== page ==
June 12th, 2003, 12:04 PM
Converting Bash code to C code
What is the equivalent built in function call in C to kill a process
and to shutdown an ethernet card?
1) killall smbd > /dev/null
2) ifconfig eth0 down > /dev/null
C code ?
June 12th, 2003, 01:20 PM
Of course, the answer is
use one of the three
1) system ("killall smbd > /dev/null")
2) FILE *f;
f = popen ("killall smbd > /dev/null")
3) execlp ("/bin/bash", "bash", "-c", "killall smbd > /dev/null", (char *)0);
The above three call a bash command. I was wondering if there is a C function that kill a process directly.
June 12th, 2003, 01:59 PM
Actually, #2 would be a poor choice since you are redirecting stdout to the null device and will therefore have no need for the pipe.
I find it almost surprising that so many shell commands have a corresponding C function by the same name, including kill:
Since kill really just sends a signal to a process, to signal the process with PID of pid to terminate, you would call:
KILL(2) Linux Programmer's Manual KILL(2)
kill - send signal to a process
int kill(pid_t pid, int sig);
The kill system call can be used to send any signal to any
process group or process.
If pid is positive, then signal sig is sent to pid.
If pid equals 0, then sig is sent to every process in the
process group of the current process.
If pid equals -1, then sig is sent to every process except
for process 1 (init), but see below.
If pid is less than -1, then sig is sent to every process
in the process group -pid.
If sig is 0, then no signal is sent, but error checking is
On success, zero is returned. On error, -1 is returned,
and errno is set appropriately.
EINVAL An invalid signal was specified.
ESRCH The pid or process group does not exist. Note that
an existing process might be a zombie, a process
which already committed termination, but has not
yet been wait()ed for.
EPERM The process does not have permission to send the
signal to any of the receiving processes. For a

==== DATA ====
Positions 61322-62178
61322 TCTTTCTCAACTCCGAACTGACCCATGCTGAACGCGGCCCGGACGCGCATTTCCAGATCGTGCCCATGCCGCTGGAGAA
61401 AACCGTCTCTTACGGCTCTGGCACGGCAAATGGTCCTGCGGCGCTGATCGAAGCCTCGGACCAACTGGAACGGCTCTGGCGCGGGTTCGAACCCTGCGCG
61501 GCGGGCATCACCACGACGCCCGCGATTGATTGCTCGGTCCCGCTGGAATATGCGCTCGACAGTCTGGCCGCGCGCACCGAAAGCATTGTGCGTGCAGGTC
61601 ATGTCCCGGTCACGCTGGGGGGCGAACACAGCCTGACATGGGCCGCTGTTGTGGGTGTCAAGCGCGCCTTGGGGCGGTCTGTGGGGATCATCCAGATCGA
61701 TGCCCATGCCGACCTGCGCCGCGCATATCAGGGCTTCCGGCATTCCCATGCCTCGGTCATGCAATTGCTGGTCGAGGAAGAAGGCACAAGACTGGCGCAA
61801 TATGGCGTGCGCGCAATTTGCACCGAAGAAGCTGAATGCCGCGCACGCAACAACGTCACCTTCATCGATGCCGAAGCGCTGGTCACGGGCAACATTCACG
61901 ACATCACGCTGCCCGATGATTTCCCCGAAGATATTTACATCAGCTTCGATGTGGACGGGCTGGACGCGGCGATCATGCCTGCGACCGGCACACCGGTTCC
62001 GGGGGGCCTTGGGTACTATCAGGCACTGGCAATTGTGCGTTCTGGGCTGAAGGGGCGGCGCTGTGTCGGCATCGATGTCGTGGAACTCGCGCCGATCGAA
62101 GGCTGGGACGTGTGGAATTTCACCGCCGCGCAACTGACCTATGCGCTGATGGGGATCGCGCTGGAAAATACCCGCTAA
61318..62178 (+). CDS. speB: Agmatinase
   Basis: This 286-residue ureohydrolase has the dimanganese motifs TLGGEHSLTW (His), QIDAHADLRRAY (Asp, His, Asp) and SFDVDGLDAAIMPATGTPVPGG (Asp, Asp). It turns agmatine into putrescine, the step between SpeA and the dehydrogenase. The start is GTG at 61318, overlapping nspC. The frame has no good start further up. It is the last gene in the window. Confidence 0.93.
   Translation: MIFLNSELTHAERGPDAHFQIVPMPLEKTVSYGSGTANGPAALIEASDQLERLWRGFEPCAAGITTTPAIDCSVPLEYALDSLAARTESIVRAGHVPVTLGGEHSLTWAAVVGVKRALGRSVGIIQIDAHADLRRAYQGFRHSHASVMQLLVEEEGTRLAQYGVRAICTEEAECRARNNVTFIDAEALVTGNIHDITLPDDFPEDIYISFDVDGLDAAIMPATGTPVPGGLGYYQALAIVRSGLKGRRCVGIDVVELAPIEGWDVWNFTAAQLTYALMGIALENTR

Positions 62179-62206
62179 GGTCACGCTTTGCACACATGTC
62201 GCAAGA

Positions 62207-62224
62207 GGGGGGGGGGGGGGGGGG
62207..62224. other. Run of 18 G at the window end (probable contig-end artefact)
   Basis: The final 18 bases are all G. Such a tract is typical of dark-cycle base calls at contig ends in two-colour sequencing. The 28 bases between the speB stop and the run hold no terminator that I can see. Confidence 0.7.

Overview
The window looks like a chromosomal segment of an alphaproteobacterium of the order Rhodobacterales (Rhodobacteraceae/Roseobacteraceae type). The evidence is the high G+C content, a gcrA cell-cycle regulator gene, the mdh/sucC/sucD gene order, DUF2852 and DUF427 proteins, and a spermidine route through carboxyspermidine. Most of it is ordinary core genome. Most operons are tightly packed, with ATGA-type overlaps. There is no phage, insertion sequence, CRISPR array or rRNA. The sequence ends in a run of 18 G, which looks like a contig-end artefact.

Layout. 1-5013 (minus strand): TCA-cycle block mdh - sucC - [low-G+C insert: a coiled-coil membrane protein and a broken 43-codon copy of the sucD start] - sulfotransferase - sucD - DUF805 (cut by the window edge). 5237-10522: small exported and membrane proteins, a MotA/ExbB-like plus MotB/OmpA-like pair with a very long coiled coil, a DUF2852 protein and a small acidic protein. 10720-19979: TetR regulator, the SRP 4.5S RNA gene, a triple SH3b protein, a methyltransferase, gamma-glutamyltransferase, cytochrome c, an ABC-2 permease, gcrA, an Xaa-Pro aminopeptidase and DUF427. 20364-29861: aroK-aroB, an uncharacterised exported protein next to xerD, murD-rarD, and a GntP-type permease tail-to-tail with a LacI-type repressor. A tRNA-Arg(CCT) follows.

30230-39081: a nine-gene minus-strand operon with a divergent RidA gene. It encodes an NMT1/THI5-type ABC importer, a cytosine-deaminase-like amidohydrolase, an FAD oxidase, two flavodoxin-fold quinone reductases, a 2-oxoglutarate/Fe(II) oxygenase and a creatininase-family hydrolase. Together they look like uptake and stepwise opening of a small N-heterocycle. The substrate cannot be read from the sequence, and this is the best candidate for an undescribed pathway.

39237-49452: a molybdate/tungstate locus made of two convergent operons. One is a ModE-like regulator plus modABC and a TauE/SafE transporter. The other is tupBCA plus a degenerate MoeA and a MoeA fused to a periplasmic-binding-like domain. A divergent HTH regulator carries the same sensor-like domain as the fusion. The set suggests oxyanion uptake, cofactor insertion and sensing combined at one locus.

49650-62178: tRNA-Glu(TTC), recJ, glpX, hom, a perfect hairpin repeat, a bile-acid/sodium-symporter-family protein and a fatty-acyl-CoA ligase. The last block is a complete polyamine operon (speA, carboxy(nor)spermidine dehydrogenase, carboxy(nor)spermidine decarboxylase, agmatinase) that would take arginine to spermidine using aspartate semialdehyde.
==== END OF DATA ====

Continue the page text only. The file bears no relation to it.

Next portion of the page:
process to have permission to send a signal to pro-
cess pid it must either have root privileges, or
the real or effective user ID of the sending pro-
cess must equal the real or saved set-user-ID of
the receiving process. In the case of SIGCONT it
suffices when the sending and receiving processes
belong to the same session.
It is impossible to send a signal to task number one, the
init process, for which it has not installed a signal han-
dler. This is done to assure the system is not brought
POSIX 1003.1-2001 requires that kill(-1,sig) send sig to
all processes that the current process may send signals
to, except possibly for some implementation-defined system
processes. Linux allows a process to signal itself, but
on Linux the call kill(-1,sig) does not signal the current
_exit(2), killpg(2), signal(2), tkill(2), exit(3), signal(7)
And to shut it down hard (ie, "kill 9" it):
(kill -l) will list all the signals and their names
And here's an interesting related Linux-specific function
TKILL(2) Linux Programmer's Manual TKILL(2)
tkill - send a signal to a single process
_syscall2(int, tkill, pid_t, tid, int, sig)
int tkill(pid_t tid, int sig);
The tkill system call is analogous to kill(2), except when
the specified process is part of a thread group (created
by specifying the CLONE_THREAD flag in the call to clone).
Since all the processes in a thread group have the same
PID, they cannot be individually signalled with kill.
With tkill, however, one can address each process by its
June 12th, 2003, 02:21 PM
Kill a process id using C code
will kill a process id.
1) Is there a way to kill a process say smbd directly without having to find out what its process id is ?
2) What C command would I use to find the process id for say smbd without having to use ps -ef | grep smbd.
Another word, I wanted my C program to use as many C function as possible so that it does not have to resort to calling bash command within a C code.